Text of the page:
Reversal Agents in the Age of NOAC Therapy
Gary M. Besinque, PharmD, FCSHP; Jaime E. Murillo, MD; Juvairiya Pulicharam, MD; Ralph J. Riello III, PharmD, BCPS; and Peter Salgo, MD, discuss practical implications for using available novel oral anticoagulant therapy reversal agents in patients with nonvalvular atrial fibrillation.
Peter Salgo, MD: What is your clinical experience? Who’s had some clinical experience using Praxbind, which is the reversal agent for Pradaxa [dabigatran etexilate]? Have you used it?
Ralph J. Riello III, PharmD, BCPS: Yes, for sure. We had a patient who showed up with an acute kidney injury. This patient had a bleed after taking the Pradaxa. It was very clear that they’d recently taken Pradaxa. He showed up with a major gastrointestinal bleed. We needed to do whole supportive care, of course—the thresholds, and plasma, and replete everything that you can. It was felt that the patient’s survival would be best if we gave him the antidote. So, we did. It doesn’t necessarily achieve hemostasis right away, but it does suck up all of the available drug. It’s a monoclonal antibody that has 1 job—to find Pradaxa and get it away from thrombin.
Peter Salgo, MD: What you said is important. There are 2 things with any bleed, right? You find the lesion and fix it, but you’ve also got to stop the bleeding. Unless you fix the lesion, it’s not going to stop, right? If you have an intracranial bleed, you probably still need to figure out where you’re bleeding from. That’s not going to fix it.
Ralph J. Riello III, PharmD, BCPS: Right.
Peter Salgo, MD: What is the clinical experience with coagulation factor Xa [recombinant], inactivated-zhzo, which is the reversal agent for apixaban and rivaroxaban. Who has experience with that? Do you use it?
Ralph J. Riello III, PharmD, BCPS: We’re currently in the throes of adding it to formulary. We are devising an acute reversal pathway to kind of implement it into practice. But no, I have not used it yet.
Peter Salgo, MD: Is there any reason to believe it won’t work?
Ralph J. Riello III, PharmD, BCPS: Not at all. It was clinically studied in a large database, and the data, so far, looks good.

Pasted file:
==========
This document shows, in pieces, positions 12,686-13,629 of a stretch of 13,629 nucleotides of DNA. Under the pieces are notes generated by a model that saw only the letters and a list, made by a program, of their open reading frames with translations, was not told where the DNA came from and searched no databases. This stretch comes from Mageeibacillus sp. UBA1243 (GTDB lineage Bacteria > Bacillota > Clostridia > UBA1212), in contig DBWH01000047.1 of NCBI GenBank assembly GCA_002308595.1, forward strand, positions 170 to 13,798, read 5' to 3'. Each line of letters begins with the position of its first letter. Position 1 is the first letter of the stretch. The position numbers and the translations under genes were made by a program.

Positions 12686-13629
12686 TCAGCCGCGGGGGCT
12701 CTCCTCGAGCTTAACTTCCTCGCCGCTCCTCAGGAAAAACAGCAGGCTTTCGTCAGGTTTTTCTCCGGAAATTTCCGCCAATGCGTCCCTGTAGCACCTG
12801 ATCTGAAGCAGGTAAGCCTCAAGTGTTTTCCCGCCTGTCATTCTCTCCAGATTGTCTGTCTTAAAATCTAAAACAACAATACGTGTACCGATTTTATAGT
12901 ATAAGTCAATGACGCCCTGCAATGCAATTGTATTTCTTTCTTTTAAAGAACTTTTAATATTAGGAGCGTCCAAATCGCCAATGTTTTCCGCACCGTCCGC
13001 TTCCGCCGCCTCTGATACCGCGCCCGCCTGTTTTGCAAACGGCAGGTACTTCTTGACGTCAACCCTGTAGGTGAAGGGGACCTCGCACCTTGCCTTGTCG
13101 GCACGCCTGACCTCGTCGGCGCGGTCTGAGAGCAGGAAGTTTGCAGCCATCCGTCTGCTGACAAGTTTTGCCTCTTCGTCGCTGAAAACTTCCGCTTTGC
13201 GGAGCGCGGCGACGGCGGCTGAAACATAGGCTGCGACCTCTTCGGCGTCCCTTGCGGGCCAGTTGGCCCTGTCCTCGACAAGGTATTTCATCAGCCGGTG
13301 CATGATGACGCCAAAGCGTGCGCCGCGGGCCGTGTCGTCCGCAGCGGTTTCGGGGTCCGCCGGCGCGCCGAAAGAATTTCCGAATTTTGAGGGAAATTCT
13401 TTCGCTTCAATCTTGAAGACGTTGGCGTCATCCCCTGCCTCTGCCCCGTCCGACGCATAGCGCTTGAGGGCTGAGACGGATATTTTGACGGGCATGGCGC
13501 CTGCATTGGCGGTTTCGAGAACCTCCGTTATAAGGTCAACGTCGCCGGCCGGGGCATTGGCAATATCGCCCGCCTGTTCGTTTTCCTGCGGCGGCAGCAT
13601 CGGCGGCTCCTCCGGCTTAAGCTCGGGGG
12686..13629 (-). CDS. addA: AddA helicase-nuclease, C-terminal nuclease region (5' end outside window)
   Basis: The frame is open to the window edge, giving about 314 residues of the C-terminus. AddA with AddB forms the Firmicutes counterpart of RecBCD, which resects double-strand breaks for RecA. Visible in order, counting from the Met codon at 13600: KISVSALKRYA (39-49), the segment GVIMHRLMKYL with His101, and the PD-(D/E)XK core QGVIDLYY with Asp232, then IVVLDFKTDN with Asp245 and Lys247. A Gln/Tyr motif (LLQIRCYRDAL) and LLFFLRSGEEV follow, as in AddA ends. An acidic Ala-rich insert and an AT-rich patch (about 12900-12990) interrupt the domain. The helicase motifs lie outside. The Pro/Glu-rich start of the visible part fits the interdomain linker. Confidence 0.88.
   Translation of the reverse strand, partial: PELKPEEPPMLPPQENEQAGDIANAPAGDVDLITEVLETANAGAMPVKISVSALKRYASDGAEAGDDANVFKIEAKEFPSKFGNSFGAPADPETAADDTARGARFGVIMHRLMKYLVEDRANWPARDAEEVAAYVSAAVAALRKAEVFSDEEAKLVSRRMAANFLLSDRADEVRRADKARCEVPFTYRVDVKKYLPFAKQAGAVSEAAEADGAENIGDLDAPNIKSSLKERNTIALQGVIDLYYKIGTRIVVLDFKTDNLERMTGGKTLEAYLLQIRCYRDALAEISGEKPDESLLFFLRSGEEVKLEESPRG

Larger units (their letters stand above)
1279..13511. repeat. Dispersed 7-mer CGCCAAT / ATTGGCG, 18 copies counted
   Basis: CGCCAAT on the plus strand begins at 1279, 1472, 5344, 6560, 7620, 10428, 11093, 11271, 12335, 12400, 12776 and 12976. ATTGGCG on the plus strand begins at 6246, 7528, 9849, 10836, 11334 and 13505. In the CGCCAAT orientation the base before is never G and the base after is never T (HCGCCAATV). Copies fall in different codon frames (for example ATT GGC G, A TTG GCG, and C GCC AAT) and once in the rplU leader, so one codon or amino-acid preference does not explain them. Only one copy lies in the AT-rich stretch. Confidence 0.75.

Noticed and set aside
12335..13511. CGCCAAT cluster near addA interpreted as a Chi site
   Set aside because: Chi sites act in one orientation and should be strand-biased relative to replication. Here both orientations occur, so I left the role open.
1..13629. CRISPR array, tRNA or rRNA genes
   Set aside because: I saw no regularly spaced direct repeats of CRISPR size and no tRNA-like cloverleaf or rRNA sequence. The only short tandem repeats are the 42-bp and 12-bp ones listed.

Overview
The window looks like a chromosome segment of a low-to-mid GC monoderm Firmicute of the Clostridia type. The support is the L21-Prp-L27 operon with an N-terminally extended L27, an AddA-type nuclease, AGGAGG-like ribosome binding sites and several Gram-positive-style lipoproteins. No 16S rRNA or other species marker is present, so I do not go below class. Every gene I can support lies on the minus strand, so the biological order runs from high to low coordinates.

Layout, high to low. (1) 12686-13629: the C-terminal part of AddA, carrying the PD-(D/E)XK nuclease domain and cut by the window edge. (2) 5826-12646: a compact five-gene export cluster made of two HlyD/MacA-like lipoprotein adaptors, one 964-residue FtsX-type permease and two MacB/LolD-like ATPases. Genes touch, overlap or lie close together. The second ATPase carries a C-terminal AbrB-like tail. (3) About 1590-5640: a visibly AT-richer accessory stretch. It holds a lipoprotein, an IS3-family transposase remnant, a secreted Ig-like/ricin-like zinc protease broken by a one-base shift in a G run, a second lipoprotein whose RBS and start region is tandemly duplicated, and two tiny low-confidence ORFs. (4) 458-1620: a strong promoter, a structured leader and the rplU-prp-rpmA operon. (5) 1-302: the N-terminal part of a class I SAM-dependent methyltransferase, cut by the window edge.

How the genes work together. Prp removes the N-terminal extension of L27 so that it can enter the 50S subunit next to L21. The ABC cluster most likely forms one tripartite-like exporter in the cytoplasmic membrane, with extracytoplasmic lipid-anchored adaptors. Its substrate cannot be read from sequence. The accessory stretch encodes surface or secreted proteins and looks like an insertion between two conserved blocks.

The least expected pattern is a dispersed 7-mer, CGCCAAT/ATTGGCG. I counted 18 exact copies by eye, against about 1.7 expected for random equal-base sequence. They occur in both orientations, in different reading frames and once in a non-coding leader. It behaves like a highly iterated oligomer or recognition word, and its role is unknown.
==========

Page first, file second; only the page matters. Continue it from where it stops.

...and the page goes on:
Peter Salgo, MD: What do the studies show?
Ralph J. Riello III, PharmD, BCPS: That you have the lowest risk of fatal death and bleeds from the intracranial hemorrhage with an enriched population.
Gary M. Besinque, PharmD, FCSHP: In the trials that they did with rivaroxaban and apixaban—this was on anti-Xa assay, not necessarily hemostasis, and we all know that there’s sometimes a gap between anti-Xa activity and a control of bleeding—the initial effort was with a bolus and without the infusion. They found that they needed to continue to infuse the drug for an organized clot to form.
Peter Salgo, MD: OK, so this needs to be maintained.
Gary M. Besinque, PharmD, FCSHP: So the anti-Xa rises back to normal.
Peter Salgo, MD: OK.
Jaime E. Murillo, MD: My understanding is that they do the bolus and then the 2-hour protocol. They have the ANNEXA-A and ANNEXA-R studies. There are no phase III trials yet for coagulation factor Xa [recombinant], inactivated-zhzo. But, yes, they seem to be very impressive, in terms of their effectiveness.
Peter Salgo, MD: Let’s reverse this. Does the choice of which reversal agent to stop affect the choice of what you prescribe for anticoagulation? How does that work in the real world?
Gary M. Besinque, PharmD, FCSHP: If you want to keep that security blanket of having a fallback antidote, yes. If you’re going to be using the Praxbind, then you’re going to use the Pradaxa. The other one that you use is coagulation factor Xa, recombinant inactivated-zhzo.
Is it better, in your view, for a patient’s psychological well-being, if you say, “We’re going to put you on this drug. We’ve got the antidote here just in case you need it.” Does that make a difference?
Juvairiya Pulicharam, MD: Yes. Psychologically, for the patient, they want to feel the security, right?
Peter Salgo, MD: So, it helps?
Juvairiya Pulicharam, MD: Yes.
Peter Salgo, MD: Does it make sense to stop one versus the other? You’ve got a new deal where you don’t pay for anything unless you use it. Is that something anybody can get?
Ralph J. Riello III, PharmD, BCPS: It definitely impacts your decision to prescribe. There are so many commercials now for 1-800-BAD-DRUG, at least in Connecticut. Patients are now coming to me and are saying, “What if I bleed? If I take this medication, some lawyer on TV said I should give him a call.” The fact of the matter is that with the anticoagulant, you may have a bleed. Knowing that you can pull the ripcord if you need to, to reverse it—definitely. It’s comforting to patients. It’s probably more comforting to prescribers. But, it’s important to remember that the kinds of bleeds that these DOACs [direct oral anticoagulants] cause don’t necessarily all necessitate rapid reversal.
Peter Salgo, MD: Correct. Without being facetious, just for a moment, I see the ads too. I take notice. But, implied in that ad is, “Ifyou’ve been given this drug, please call me.” This implies that you actually call, which implies that you’ve done OK. You can still talk. You can make the phone call. So, one wonders.
Juvairiya Pulicharam, MD: I think it takes a good partnership, from the manufacturer’s side, to help with that. It’s a collaborative effort.